No one knows how it’s going down
… except for maybe Jackie Brown
By Mark Voger, author, “Monster Mash: The Creepy, Kooky Monster Craze in America 1957-1972″
There’s so much going on in “Jackie Brown” — the ensemble cast, the infectious score, the force of nature that is Pam Grier — that it’s rare to hear Quentin Tarantino’s 1997 valentine to Grier’s career characterized as a “heist” movie.
But “JB” is one of the best, and deserves to be put on a pedestal alongside “Rififi” and “The Killing.”
It’s also Tarantino’s most “grown up” movie to date. No caricatures, no trendy dancing, no set pieces Xeroxed from treasured genre memories, no roles bestowed upon undeserving friends — you can believe everything you see on the screen.
In her first starring movie role in 22 years (since 1975’s “Friday Foster”), Grier plays Jackie, a 44-year-old stewardess for a low-rent airline who smuggles cash for scary gun-dealer Ordell Robbie (Samuel L. Jackson). After being collared by a federal agent (Michael Keaton) and an L.A. detective (Michael Bowen), Jackie faces jail time — or certain death at the gloved hands of Ordell, who doesn’t believe in allowing cohorts to remain above ground once the law gets to them.
With all eyes on Jackie, it’s hardly an ideal time to hatch a plot to steal a half-million from Ordell under the feds’ noses. But Jackie finds an ally in smitten bail bondsman Max Cherry (Robert Forster), a no-nonsense pro with a fresh barbershop haircut who has fallen hard for our heroine.
The heist is replayed three times from various points of view — those of Jackie, Max and Ordell’s associates Louis (Robert De Niro), an ex-con, and Melanie (Bridget Fonda), one of Ordell’s kept women.
Jackie keeps everyone guessing — the good guys, the bad guys and even the audience. Tarantino has a way of playing with time — how many movies have split-screen flashbacks? — or fading to black during a conversation, thus teasing, and withholding information from, the audience.
Also remarkable is Jackie’s transformation as she plays both sides against the middle. At first, she looks beaten in her stewardess uniform, or with unkempt hair following release from jail, or wearing an old bathrobe in her dreary apartment. But as her plan falls together, Jackie breaks out the good stuff in her closet. When Jackie barges into Melanie’s pad in a body-hugging red dress to forcefully deliver a pointed lecture to Ordell, you’d swear it was 1973 again.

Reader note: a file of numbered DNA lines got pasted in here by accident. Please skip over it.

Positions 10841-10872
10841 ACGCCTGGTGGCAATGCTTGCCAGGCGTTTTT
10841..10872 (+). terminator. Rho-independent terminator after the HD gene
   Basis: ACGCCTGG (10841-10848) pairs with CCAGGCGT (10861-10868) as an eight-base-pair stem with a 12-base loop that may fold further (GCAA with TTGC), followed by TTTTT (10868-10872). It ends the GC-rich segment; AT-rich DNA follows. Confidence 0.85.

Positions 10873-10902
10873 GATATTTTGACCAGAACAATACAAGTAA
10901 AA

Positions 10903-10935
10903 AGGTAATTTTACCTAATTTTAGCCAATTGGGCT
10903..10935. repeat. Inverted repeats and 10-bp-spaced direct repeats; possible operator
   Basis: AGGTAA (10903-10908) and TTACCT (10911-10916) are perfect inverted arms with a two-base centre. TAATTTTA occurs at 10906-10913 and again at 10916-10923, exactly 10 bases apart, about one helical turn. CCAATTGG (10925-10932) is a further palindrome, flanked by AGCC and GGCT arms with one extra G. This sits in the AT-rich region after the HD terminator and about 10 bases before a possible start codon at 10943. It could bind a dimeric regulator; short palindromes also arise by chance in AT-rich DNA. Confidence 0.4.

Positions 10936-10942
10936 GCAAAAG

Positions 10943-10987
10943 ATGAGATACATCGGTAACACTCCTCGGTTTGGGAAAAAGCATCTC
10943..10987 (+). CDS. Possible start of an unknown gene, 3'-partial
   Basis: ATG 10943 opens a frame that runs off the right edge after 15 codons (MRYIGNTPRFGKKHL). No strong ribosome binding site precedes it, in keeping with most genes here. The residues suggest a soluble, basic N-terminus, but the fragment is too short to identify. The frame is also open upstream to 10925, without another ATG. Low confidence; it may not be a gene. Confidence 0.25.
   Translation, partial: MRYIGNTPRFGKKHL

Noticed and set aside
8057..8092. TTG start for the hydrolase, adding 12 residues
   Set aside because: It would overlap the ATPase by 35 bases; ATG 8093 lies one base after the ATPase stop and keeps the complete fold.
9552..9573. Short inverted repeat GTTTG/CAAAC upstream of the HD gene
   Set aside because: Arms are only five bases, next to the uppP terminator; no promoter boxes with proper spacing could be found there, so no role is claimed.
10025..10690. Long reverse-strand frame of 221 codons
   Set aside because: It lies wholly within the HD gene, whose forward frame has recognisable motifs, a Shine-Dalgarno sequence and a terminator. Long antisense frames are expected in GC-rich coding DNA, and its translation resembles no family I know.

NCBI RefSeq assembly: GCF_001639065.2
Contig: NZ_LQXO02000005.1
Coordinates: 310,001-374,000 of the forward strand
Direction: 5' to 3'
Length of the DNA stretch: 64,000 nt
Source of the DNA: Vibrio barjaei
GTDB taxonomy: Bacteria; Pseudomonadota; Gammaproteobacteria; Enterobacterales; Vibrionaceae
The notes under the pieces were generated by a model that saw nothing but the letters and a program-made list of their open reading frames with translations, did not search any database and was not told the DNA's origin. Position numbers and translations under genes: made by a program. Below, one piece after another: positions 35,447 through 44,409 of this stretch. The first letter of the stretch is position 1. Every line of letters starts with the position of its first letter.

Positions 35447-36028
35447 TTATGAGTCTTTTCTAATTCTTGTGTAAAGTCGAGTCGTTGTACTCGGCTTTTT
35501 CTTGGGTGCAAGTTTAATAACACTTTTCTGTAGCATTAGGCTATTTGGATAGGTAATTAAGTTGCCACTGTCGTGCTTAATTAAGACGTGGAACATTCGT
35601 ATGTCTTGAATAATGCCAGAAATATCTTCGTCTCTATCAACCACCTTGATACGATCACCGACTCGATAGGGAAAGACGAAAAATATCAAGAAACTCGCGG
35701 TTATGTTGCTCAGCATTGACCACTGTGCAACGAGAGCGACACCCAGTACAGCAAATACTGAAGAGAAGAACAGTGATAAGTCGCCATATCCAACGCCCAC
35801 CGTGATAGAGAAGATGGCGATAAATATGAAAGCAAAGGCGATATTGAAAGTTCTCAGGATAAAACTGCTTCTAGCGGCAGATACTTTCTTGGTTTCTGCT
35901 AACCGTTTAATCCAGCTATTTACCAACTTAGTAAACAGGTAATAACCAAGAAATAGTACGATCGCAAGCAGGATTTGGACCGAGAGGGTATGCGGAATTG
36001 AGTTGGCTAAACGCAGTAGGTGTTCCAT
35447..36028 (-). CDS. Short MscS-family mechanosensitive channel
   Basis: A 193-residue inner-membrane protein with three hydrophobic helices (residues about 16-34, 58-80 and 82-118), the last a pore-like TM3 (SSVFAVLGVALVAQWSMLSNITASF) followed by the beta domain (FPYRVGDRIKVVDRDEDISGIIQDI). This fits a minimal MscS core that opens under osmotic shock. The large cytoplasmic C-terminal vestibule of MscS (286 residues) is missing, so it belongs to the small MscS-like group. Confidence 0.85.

After the smoke clears, and Jackie drops in on Max’s office for what is clearly a farewell meeting, she says to him, “I didn’t use you, Max.” Note to dudes: When a chick says “I didn’t use you,” it means she used you. But you knew it all along, didn’t you, and so did Max. Forster’s expression of surprise (and of fleeting joy) at receiving a kiss from Jackie, even a goodbye kiss, is quite a piece of acting.
There are references to Grier’s early hits like “Coffy” and “Foxy Brown.” But for once, Tarantino is subtle about putting his cinematic scholarship on display. There are no blinking neon signs here. Instrumental themes from “Coffy” (by jazz great Roy Ayers) are borrowed, but always appropriately, so as to not take you out of the movie. (And, man, I’m tellin’ ya, Ayers’ funky “Coffy” jams belong in more movies.)
Another tradition from the earlier films is multiple fashion looks for Grier. She wears a cute beret (one that conjures the vigilante groups you’d see in blaxploitation films) in the Del Amo Mall scenes; dons a badass suit in the heist scene; and wears an outfit in a bar that prompts Ordell to comment that she’d need “n***** repellent” on a Saturday night. Not to mention that red dress.
My favorite reference to classic Grier – and I admit I may be projecting here – is Tarantino’s final scene. It’s a lingering, wordless shot of Jackie as she drives away from the whole mess, hopefully forever. You feel like you can read her mind. She seems to be reliving what she just went through, smiling slightly at how things turned out. Jackie sings along with Bobby Womack’s “Across 110th Street” (the opening theme reprised) on her car stereo, not that you can hear her.
In “Coffy,” under much different circumstances, writer/director Jack Hill includes a likewise wordless scene of Grier’s character driving, lost in thought.
I can’t help but think that Tarantino is recycling this device as his way of saying: You see? Coffy won. Again.
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